And so? Rates will rise, sooner or later. Some price path will have to take housing back to reasonable valuations. Either that is flat for decades (negative real) as incomes and rents catch up, or a significant correction. Neither scenario is favourable for specuvestors who need significant capital appreciation to make money. Which is every investor who owns a rental condo in the GTA.
I was looking at it as me as an individual renting vs. owning the same place. So if I were to buy my current rental unit, I'd be able to get ~3% mortgage. Vacancy wouldn't be an issue since I'm living in it. I ran the math on my current place and it works out in favour of buying the place, but only if I were to stay here for 5+ years, which I will not. I think with prices and rents where they are now, there are some places where buying is better, others where renting is better.
Originally Posted by Berubeland
Obviously the deciding factor is further price appreciation, or a crash. $40,000 rental income is nothing compared to how much prices could rise or fall over this period.
I read an article the other day published by cbc titled Rent vs. buy? With real estate, it depends. (http://www.cbc.ca/news/business/stor...ersus-buy.html) I think it is worth reading for everyone. They basically mention that the majority of Canadians are in favor of buying, as it is viewed as a safe investment and a wise retirement savings vehicle. However, the mortgage rate that buyers are given for financing is often the biggest factor to consider. When the implementation of the new mortgage rules, borrowers are forced to pay back their loans quicker, which reduces the amount they're able to borrow overall. Moreover, if borrowers refinance these mortgages, and interest rates were to rise, most Canadians wouldn't be able to afford these homes.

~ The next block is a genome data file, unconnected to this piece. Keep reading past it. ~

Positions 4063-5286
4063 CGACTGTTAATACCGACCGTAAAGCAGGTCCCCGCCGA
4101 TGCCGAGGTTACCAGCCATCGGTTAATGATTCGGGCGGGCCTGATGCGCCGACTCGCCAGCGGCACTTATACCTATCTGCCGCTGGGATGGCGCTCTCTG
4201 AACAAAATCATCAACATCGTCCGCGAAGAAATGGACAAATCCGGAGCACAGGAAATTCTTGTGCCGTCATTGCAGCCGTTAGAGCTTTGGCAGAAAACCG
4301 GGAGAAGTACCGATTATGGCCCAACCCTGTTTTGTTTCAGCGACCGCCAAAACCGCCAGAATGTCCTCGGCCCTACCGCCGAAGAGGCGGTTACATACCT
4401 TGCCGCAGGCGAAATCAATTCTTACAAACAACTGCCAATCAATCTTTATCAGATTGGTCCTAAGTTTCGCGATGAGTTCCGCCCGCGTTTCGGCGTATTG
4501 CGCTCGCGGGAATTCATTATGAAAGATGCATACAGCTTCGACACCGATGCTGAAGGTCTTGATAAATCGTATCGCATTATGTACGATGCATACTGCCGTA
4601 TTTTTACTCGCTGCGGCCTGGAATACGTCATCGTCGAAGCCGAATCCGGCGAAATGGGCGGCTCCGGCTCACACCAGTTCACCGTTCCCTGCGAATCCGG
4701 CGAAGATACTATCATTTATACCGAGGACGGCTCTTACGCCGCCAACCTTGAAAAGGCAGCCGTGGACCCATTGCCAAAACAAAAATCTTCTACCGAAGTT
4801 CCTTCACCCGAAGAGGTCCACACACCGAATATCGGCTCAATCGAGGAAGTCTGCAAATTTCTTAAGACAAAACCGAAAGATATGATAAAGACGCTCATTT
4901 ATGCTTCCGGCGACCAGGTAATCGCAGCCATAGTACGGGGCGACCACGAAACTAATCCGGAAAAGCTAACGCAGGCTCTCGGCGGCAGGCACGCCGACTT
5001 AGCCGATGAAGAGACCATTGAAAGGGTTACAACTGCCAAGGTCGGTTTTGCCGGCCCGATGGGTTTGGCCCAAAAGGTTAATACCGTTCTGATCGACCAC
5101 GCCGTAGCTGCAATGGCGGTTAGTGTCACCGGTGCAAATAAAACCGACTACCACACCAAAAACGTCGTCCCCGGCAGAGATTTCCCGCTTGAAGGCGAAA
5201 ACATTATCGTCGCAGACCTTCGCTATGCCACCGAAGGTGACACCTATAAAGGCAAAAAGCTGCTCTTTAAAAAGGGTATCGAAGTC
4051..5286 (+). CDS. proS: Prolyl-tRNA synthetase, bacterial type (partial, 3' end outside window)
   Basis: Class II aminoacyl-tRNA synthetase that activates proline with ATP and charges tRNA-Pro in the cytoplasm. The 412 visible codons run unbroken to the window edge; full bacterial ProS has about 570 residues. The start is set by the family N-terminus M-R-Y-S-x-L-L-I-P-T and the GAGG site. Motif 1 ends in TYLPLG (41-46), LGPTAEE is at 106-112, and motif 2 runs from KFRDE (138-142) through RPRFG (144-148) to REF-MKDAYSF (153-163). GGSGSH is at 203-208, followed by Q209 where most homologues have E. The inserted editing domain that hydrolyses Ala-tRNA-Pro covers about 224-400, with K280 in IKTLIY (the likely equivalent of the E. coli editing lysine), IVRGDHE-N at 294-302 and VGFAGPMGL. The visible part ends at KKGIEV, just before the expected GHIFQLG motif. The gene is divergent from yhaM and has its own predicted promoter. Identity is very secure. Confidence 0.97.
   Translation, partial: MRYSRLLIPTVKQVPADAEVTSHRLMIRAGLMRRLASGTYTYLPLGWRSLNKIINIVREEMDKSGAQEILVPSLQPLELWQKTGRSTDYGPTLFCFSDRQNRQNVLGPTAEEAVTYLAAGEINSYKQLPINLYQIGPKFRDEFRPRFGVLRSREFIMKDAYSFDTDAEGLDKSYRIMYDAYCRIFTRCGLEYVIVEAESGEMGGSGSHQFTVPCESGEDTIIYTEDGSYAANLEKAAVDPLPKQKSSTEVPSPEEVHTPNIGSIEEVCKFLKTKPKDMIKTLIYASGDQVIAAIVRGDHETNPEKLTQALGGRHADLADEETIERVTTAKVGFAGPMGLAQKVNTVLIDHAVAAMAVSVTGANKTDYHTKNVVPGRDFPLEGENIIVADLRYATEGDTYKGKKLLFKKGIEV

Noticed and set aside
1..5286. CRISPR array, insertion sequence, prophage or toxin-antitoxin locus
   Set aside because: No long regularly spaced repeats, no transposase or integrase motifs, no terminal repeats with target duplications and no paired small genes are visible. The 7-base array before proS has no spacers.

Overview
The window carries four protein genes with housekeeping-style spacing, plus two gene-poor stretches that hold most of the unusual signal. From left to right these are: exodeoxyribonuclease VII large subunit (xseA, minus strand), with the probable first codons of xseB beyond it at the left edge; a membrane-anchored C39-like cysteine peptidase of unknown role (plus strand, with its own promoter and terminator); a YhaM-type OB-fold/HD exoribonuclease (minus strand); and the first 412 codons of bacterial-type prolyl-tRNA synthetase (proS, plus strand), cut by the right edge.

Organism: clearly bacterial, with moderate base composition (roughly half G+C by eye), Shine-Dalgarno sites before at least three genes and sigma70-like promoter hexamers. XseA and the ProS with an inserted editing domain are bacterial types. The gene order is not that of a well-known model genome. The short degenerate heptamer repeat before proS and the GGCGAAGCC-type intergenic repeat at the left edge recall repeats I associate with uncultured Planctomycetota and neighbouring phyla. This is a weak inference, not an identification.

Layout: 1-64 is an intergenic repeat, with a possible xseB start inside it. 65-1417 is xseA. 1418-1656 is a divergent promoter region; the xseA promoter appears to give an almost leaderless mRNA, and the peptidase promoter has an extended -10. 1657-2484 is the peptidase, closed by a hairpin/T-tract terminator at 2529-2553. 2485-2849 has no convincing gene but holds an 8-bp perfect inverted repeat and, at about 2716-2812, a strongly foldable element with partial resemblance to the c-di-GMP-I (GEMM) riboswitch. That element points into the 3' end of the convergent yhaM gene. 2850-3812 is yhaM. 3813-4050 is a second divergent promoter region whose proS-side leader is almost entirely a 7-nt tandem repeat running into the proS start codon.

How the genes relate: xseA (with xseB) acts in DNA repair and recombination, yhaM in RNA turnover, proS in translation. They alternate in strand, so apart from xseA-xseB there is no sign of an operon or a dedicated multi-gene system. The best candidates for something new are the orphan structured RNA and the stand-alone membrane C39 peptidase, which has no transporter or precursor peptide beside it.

In my opinion, this is starting to resemble the same problems the US housing market dealt with... interest rates were held at 1%, allowing people who would otherwise not be able to afford a home to buy one. But once interest rates increased, these people were faced with foreclosure as they could not longer afford to refinance their mortgage at higher interest rates.
In the short run, the biggest factor is pricing. You can be ruined, financially, if you buy house you can just afford at current interest rates, and the price drops. If in 5 years at renewal time you don't have enough equity, you may find yourself in a liquidity crunch and have to cough up additional funds to renew your mortgage. I don't think this is necessarily likely, but it could happen.